How to Declutter Your Garden with Creative Storage Space

How to Declutter Your Garden with Creative Storage Space

It’s easy to start your garden with good intentions; a weed-free lawn with trimmed edges, neat flower beds and flower pots, and an array of tools to help you keep everything in check. But life happens, flowers die, pots crack, shrubs grow wild, weeds creep in, tools rust, and somehow there are more things on the lawn than lawn itself, and outdoor detritus is piled in every available space.

It’s all got to go; either into storage, to a charity shop, on eBay, or discarded with the rest of the rubbish.


You have two options:

  1. Self-storage units: Great for seasonal items, like patio umbrellas and other outdoor furniture, and kids’ sports equipment, like cricket sets
  2. Garden storage: Great for items you use often and which need to be protected from the elements

You can get creative with garden storage, especially if you have a small garden. Sheds come in all sorts of sizes. If you have a narrow garden you can get a narrow shed; something big enough for your lawn mower, a folding ladder, and some power tools.

Add some shelves for your tool box and small compartmentalised stackable drawers for your nails, screws, cable ties, drawing pins, nuts, and bolts, etc. Place poisons (weed killers and insecticides) on shelves too. Make sure they’re clearly labelled and securely stored so there will be no accidental leakage and they won’t fall down.

Put hooks on the walls to hang garden tools, like your spade, rake, shears and pruning tools, and saws.

You can also get storage benches. They’re solid, (mostly) weather-proof, and are ideal for kids’ toys, patio furniture cushions, picnic baskets, and other outdoor activity-related things. Obviously, you can sit on them and you can use them as makeshift outdoor tables.

You can put your garden fence to use. Add shelves for things that can stay outside, like small pot plants (which you have decorated) and other garden knick-knacks (decorative frogs, little gnomes, etc.). Add hooks and you can also hang some garden tools; just make sure they are either treated for all weather or the hooks are in a sheltered part of the garden.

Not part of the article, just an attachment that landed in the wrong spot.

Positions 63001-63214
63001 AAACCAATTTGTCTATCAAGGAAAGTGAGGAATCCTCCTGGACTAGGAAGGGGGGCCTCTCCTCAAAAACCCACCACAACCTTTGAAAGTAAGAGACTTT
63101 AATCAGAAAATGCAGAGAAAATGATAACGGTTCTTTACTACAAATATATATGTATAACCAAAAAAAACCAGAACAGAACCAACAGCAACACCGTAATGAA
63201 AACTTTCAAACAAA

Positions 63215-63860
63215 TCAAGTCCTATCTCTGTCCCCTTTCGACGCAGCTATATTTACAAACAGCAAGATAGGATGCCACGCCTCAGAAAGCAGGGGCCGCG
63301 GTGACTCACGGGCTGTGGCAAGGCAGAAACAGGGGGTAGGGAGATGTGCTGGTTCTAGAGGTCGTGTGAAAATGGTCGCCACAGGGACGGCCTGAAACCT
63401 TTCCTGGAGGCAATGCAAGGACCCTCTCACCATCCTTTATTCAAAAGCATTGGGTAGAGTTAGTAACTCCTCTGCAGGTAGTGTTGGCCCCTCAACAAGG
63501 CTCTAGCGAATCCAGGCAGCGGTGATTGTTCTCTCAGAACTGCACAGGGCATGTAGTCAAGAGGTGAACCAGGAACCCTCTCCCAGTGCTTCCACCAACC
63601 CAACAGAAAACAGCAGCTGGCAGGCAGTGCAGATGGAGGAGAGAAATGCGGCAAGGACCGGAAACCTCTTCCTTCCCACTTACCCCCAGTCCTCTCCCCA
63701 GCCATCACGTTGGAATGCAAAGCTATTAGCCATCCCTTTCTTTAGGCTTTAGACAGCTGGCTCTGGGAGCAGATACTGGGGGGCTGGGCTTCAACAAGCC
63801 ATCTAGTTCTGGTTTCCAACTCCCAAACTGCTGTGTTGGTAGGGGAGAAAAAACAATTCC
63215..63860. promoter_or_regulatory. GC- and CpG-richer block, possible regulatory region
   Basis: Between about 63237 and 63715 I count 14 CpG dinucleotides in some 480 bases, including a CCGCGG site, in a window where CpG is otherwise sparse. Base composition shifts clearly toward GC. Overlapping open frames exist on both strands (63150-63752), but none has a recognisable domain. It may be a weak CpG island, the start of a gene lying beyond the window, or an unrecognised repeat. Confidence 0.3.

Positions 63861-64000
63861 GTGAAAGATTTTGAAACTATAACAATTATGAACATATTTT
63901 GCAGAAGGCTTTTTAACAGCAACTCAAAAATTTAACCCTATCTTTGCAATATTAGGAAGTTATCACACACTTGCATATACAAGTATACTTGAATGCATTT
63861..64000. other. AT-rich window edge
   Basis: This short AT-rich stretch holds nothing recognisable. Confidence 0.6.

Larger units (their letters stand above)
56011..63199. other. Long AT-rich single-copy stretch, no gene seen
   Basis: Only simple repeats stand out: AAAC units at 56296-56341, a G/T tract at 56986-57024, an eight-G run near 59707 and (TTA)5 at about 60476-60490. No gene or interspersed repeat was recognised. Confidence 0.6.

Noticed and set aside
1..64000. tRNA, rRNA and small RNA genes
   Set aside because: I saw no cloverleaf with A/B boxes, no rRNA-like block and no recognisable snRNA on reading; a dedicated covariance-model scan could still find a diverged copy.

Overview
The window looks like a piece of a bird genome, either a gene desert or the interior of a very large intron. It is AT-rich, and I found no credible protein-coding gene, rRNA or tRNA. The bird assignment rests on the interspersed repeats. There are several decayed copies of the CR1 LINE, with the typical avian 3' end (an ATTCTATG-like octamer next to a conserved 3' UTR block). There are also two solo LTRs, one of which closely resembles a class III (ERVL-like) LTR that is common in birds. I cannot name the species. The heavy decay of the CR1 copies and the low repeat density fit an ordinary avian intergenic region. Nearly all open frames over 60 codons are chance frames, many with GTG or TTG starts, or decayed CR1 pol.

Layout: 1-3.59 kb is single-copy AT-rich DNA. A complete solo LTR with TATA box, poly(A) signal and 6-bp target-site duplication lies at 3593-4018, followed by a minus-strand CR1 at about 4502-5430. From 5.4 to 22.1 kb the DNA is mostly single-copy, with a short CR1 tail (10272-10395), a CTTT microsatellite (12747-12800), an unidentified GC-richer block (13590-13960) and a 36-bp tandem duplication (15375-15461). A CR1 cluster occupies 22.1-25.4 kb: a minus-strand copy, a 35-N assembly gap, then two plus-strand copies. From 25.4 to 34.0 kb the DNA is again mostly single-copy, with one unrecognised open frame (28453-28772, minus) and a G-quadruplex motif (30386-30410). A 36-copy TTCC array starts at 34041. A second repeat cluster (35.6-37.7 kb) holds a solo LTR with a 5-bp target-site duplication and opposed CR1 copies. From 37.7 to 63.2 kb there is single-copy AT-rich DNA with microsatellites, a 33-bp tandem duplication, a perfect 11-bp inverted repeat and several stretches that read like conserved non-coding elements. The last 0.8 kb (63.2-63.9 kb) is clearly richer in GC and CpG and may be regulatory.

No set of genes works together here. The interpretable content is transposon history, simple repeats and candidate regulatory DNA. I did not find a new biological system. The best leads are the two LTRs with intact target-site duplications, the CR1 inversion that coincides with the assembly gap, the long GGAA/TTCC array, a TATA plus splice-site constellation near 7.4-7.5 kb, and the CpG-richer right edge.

What stays and what goes

You need to start off storing your items on a good foot. Take a good hard look at everything that’s lying around and make four piles:

  1. Store: You regularly use it (store at home) or use it seasonally (use self-storage)
  2. Reuse: You can repurpose it; for example, paint an old tyre and use it as a pseudo pot plant
  3. Charity/eBay: Still in good enough condition for others to use
  4. Skip: Broken beyond repair or too old to be of any use to anybody. If anything in this pile can be recycled, do so.

A note on old paint: Many of us have paint tins of varying sizes with varying amounts of paint left in them. While it’s a good idea to keep some paint so you can touch up when necessary (especially if it’s a certain colour), it’s not a good idea to keep paint indefinitely. Don’t put it in storage, it’s one of the items self-storage providers don’t allow as it is toxic and flammable. This means you shouldn’t just toss it in the skip with the rest of the garbage you’ve cleared either. Find out if there is a paint recycling centre near you and if not, contact your nearest hazardous waste disposal service for advice.

Be brutal.

If you forgot you had it, you haven’t used it in years, or you no longer need it (for example, pond cleaning equipment when you no longer have a pond), you think you’ll get around to repairing it, it’s broken but you’re still unreasonably attached to it, or you hate it but it was a gift from someone and you feel guilty when you think about getting rid of it, gird your loins and say goodbye.

Revive your lawn.

The state of your lawn doesn’t qualify as clutter but a dead lawn looks awful and brings down the rest of the garden. There’s a difference between a lawn reflecting seasonal changes that needs some gentle care to keep it alive and a lawn that is dead dead dead. You can try coax a dead lawn back to life with compost, fertiliser, grass seeds, watering, and patience. It’s a rather time and labour-intensive process and there is no guarantee your hard work will pay off. Your other options include:

  • Hiring a garden service to lay new lawn and take care of the new lawn
  • Hiring a garden service to lay new lawn and maintain it yourself
  • Buying new lawn and lay it and maintain it yourself
  • Going with a lawn alternative – artificial grass – and don’t worry about maintenance again

The real trick to removing the clutter from your garden is to keep it clutter-free. Use the storage you have created. Put away tools and toys and cushions in the shed, storage bench, and garden shelves when you are done with them. Use the self-storage unit you’re renting for large items and items that you seldom use.

A little effort goes a long way.